4. 4. The Biomechanics Of Hiv/Aids And The… www.theijes.com The IJES Page 46 III. MATHEMATICAL THEORY OF SUPERPOSITION OF WAVES Let us consider two incoherent waves defined by the non - stationary displacement vectors ).(cos1   tnrkay  (2.1) ).(cos2   tnrkby  (2.2) where all the symbols retain their usual meanings. In this study, (2.1) is regarded as the ‘host wave’ whose propagation depends on the inbuilt raising multiplier  1,,0  . While (2.2) represents a ‘parasitic wave’ with a multiplicative factor or an inbuilt raising multiplier  max,,2,1,0   . The inbuilt multipliers are both dimensionless and as the name implies, they are capable of gradually raising the basic intrinsic parameters of both waves respectively with time. It is clear that the two equations are incoherent with different source functions. Let us superpose (2.2) on (2.1), with the hope to realize a common wave function. )(cos)(cos21   tnrkbtnrkayyy  (2.3) Suppose, we assume that for a very small parameter , the below equation holds,  nn  (2.4) y ).cos(   tnrka  ).cos(   ttnrkb  (2.5) Again in (2.5), we let   t1 (2.6) y ).cos(   tnrka  ).cos( 1  tnrkb  (2.7) For the purpose of proper grouping we again make the following assumption:   rkrk  .. (2.8)     rkk  . (2.9) y    )(cos tna  1)(cos   tnb (2.10) We can now apply the cosine rule for addition of angles to reevaluate each term in (2.10), that is, BABABA sinsincoscos)cos(  (2.11)    sin)(sincos)(cos tntnay  11 sin)(sincos)(cos   tntnb (2.12)   sin)sin(cos)cos( tnatnay 11 sin)sin(cos)cos(   tnbtnb (2.13)   1coscos)cos(  batny  1sinsin)sin(   batn (2.14) For technicality, let us make the following substitutions so that we can further simplify (2.14). 1coscoscos   baEA (2.15) 1sinsinsin   baEA (2.16)  EtnEtnAy sin)(sincos)(cos   (2.17)  EtnAy  cos (2.18)  EtnrkkAy    .)(cos (2.19) The simultaneous nature of (2.15) and (2.16) would enable us to square though them and add the resulting equations term by term, so that 11 22222222 coscos2coscoscos   babaEA (2.20) 11 22222222 sinsin2sinsinsin   abbaEA (2.21)  11 22222 sinsincoscos2   abbaA (2.22)  1 22222 cos2   babaA (2.23)    tnnbabaA )(cos2 22222 (2.24)  tnnbabaA )()(cos2 2222   (2.25)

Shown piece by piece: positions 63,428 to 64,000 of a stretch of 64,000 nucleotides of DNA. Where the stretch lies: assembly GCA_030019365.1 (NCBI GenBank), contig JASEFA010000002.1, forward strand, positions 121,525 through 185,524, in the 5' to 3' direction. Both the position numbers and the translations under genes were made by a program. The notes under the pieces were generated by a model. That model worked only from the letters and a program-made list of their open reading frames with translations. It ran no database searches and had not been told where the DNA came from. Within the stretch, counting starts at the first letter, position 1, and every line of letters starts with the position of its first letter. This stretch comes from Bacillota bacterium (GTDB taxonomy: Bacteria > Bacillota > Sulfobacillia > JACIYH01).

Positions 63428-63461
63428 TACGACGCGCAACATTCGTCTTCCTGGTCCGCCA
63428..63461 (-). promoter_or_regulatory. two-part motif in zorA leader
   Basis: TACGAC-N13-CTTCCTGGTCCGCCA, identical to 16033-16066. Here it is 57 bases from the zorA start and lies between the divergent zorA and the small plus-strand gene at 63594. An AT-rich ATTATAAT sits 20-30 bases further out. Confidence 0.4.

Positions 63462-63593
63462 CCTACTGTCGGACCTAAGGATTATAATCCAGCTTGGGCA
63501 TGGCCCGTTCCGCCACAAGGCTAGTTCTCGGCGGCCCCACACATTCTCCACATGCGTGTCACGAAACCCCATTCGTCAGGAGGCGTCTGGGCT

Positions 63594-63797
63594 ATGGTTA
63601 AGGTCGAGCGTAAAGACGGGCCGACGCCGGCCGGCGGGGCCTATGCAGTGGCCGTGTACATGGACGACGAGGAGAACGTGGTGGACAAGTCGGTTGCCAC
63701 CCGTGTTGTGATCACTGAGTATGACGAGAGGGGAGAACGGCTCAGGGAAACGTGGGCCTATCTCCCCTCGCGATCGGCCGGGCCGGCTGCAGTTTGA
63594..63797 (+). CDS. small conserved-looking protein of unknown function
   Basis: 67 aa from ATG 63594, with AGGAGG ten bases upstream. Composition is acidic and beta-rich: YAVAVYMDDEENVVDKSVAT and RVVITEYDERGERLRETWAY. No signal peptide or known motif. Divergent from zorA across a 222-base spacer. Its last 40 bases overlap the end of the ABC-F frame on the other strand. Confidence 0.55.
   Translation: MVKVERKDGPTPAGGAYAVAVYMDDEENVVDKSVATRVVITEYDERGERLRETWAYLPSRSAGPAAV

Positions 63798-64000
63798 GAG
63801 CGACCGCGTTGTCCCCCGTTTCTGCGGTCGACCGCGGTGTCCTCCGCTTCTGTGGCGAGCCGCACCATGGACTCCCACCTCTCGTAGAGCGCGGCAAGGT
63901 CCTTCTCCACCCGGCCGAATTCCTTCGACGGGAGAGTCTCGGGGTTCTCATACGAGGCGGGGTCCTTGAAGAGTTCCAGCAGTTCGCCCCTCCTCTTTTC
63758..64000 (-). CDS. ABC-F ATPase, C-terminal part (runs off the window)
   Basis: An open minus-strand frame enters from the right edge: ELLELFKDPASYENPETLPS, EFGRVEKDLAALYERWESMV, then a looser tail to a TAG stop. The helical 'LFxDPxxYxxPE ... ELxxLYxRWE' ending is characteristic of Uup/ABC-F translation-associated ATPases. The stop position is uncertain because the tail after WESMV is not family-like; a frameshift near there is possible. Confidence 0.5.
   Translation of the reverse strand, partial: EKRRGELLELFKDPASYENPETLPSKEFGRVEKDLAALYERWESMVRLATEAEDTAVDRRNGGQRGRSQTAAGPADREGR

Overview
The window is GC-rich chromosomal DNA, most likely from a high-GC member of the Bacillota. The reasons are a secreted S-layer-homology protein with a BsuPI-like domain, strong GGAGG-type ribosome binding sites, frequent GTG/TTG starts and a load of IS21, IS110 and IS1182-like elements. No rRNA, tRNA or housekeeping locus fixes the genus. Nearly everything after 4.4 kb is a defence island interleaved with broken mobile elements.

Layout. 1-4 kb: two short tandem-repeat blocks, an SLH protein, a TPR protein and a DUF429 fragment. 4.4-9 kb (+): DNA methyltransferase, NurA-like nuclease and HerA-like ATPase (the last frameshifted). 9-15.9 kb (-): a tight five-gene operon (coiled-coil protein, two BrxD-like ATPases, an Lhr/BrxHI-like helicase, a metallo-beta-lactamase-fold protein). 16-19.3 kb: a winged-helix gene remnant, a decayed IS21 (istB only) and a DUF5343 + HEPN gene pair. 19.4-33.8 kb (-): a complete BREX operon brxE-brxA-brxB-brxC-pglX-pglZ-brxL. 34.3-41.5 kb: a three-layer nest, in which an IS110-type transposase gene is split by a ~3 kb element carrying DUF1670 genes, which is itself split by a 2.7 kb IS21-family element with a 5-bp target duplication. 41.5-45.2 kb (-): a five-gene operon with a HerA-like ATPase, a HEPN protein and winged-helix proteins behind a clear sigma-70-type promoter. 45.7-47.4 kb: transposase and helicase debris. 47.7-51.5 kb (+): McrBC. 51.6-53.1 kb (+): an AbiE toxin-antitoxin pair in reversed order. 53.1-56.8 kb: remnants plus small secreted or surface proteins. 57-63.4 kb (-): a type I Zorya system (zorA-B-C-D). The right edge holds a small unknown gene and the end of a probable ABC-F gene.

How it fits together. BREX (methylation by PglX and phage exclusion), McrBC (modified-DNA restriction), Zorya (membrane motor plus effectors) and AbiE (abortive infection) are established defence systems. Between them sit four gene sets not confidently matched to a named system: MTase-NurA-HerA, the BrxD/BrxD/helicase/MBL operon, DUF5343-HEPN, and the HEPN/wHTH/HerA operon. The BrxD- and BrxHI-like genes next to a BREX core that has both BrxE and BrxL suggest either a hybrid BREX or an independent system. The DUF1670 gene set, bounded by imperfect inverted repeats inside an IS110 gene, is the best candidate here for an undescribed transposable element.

5. 5. The Biomechanics Of Hiv/Aids And The… www.theijes.com The IJES Page 47   tnnbabay )()(cos2 2222   Etnrkk    .)(cos (2.26) Upon dividing (2.16) by (2.15), we get that 1 1 coscos sinsin tan      ba ba E (2.27)          ))((coscos ))((sinsin1 tan tnnba tnnba E   (2.28) Hence (2.26) is the resultant wave function which describes the superposition of the ‘parasitic wave’ on the ‘host wave’. Equation (2.26) representsa resultant wave equation in which the effects of the constitutive waves are additive in nature. However, suppose the effects of the constitutive waves are subtractive and with the view that the basic parameters of the ‘host wave’ are constant with time, that is, 1 and leave its variation for future study, then without loss of dimensionality we can recast (2.26) and (2.28) as       )()(cos2 2222  tnnbabay  Etnnrkk  )(.)(cos   (2.29) where we have redefined the amplitude and the total phase angle as      )()(cos2 2222   tnnbabaA (2.30)           ))cos((cos ))((sinsin tan 1   tnnba tnnba E (2.31) The spatial oscillating phase is  Etnnrkk  )(.)(cos   . Equation (2.29) is the constitutive carrier wave equation necessary for our study. It describes the activity and performance of most physically active systems. As the equation stands, it is a ‘carrier wave’, in which it is only the variation in the intrinsic parameters of the ‘parasitic wave’ that determines the life span of the active biological system which it describes. 3.1 Equation of motion of the carrier wave in the blood vessels of the host The carrier wave given by (2.29) can only have a maximum if the spatial oscillating phase is equal to 1. Hence      )()(cos2 2222   tnnbabaym (2.32)      2 1 22222 )()(cos)(2)()()(sin))((    tnnbabatnnbann dt yd m (2.33)       2 1 2 22222 2 2 )()(cos2)()()(cos)()(          tnnbabatnnbann dt yd m -      2 3 2222242 )()(cos)(2)()()(sin)()(    tnnbabatnnbann (2.34) The equation of motion obeyed by the constitutive carrier wave as it propagates along the human blood vessels experiences two resistive factors. Firstly, the resistance posed by the elasticity of the walls of the blood vessels, secondly, the elasticresistance of the blood medium where the carrier wave is propagating. The medium’s mass and elasticity property determines how fast the wave can travel in the medium. Consequently, the equation of motion would be partly Newtonian due to the fluidize nature of the blood medium and non- Newtonian due to the particle constituent of the blood which creates non idealities. We can therefore write the equation of motion as